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The Book Thief by Markus Zusak
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Jan 05, 10

bookshelves: could-not-put-down, great-writing
Read in October, 2009

The Book Thief stole my attention and it will steal yours, too.

How to tell a story when we all know how it ends? That is the dilemma faced when offering up yet another Holocaust novel – no matter how cleverly constructed. Zusak succeeds with The Book Thief precisely because he attacks this seemingly fatal barricade head on and emerges victorious. How? He employs Death as a wistful narrator. A storyteller who knows how, when, and where all of our stories end. Though I have read some other reviewers complain that the continual foreknowledge offered by Death was distracting, it is the only sensible approach to telling what is the last century’s best-known story: Most Germans will go along with killing the Jews, some will rebel and suffer for it, a few will succeed in resisting Nazi conformity temporarily at best. In the end, we all die.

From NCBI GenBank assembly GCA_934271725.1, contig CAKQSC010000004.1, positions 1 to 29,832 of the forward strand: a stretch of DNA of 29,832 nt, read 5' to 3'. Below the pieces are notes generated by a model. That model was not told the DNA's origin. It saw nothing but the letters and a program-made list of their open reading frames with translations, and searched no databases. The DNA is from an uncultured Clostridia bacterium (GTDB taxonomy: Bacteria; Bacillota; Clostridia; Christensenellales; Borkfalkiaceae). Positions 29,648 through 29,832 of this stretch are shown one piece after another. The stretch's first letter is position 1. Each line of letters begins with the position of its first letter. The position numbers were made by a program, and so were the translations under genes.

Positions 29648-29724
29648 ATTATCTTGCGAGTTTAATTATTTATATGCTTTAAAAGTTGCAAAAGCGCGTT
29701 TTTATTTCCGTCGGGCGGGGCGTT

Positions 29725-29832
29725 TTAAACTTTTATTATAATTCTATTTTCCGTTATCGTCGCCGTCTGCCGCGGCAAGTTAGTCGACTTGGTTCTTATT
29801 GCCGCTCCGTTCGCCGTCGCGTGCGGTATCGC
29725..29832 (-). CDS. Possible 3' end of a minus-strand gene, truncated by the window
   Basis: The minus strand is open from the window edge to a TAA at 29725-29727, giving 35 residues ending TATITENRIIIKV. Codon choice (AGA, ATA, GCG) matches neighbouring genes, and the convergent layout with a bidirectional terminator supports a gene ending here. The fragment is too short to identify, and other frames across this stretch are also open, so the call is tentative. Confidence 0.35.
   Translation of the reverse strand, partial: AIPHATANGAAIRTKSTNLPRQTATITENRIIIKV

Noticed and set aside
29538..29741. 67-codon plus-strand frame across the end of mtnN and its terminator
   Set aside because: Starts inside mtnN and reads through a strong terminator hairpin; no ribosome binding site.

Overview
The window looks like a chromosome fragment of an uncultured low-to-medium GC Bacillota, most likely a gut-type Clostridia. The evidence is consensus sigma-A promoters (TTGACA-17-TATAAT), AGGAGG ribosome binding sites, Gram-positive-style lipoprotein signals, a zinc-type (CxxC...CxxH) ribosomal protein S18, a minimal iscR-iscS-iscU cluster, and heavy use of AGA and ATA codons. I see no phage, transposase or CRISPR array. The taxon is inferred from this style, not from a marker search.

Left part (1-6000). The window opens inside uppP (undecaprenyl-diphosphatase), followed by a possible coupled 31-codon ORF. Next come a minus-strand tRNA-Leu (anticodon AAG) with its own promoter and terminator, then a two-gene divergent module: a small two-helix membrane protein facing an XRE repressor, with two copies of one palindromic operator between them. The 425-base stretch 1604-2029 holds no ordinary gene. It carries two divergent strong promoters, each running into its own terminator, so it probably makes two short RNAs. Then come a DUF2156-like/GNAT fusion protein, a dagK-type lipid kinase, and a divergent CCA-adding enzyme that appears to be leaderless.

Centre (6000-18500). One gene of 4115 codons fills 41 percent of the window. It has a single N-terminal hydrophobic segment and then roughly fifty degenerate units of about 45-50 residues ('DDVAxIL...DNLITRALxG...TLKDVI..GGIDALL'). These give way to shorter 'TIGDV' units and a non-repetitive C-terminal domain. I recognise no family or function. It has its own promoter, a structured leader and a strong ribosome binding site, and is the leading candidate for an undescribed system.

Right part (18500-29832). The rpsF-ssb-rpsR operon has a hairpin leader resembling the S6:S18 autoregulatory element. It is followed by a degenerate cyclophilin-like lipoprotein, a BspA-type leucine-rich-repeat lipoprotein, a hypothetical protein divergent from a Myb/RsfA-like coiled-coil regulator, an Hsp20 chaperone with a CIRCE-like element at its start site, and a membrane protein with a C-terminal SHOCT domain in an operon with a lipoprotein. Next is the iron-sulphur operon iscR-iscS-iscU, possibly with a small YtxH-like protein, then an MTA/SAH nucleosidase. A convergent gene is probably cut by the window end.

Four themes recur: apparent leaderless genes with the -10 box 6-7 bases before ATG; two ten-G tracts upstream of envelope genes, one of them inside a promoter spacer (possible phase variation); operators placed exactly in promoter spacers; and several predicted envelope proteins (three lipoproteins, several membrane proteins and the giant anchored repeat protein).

Or do we? That’s the beauty of this story, for it telegraphs our eventual demise so clearly that some significant characters in the book manage to escape Death’s grasp when we are least prepared for it. And for a moment, among the ashes, the mass graves, and the utter loss of humanity so achingly rendered, we take solace in the small relief their temporary survival affords.

Aside from this brave and successful choice of narrator, the book succeeds in its implausible tale by making each character as gritty and real as the dirt streets they walked. You can see the lemon hair, your stomach growls with sympathetic perpetual hunger, and you cheer on a wannabe Jesse Owens. You come to love the mayor’s wife while continually longing for her redemption; when it comes you are reprieved. And in time, you will lament that you will never hear the earthy Rosa Hubermann mutter another Saukerl under her breath.

Thank you, Zusak for taking me to Death’s door and letting me find comfort in what He shows me there.
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Petra Xtra Crunchy I keep meaning to read The Book Thief but it sells before I get a chance. The Forger by Cioma Schönhaus is a very different Holocaust story, the ending isn't the expected one either.


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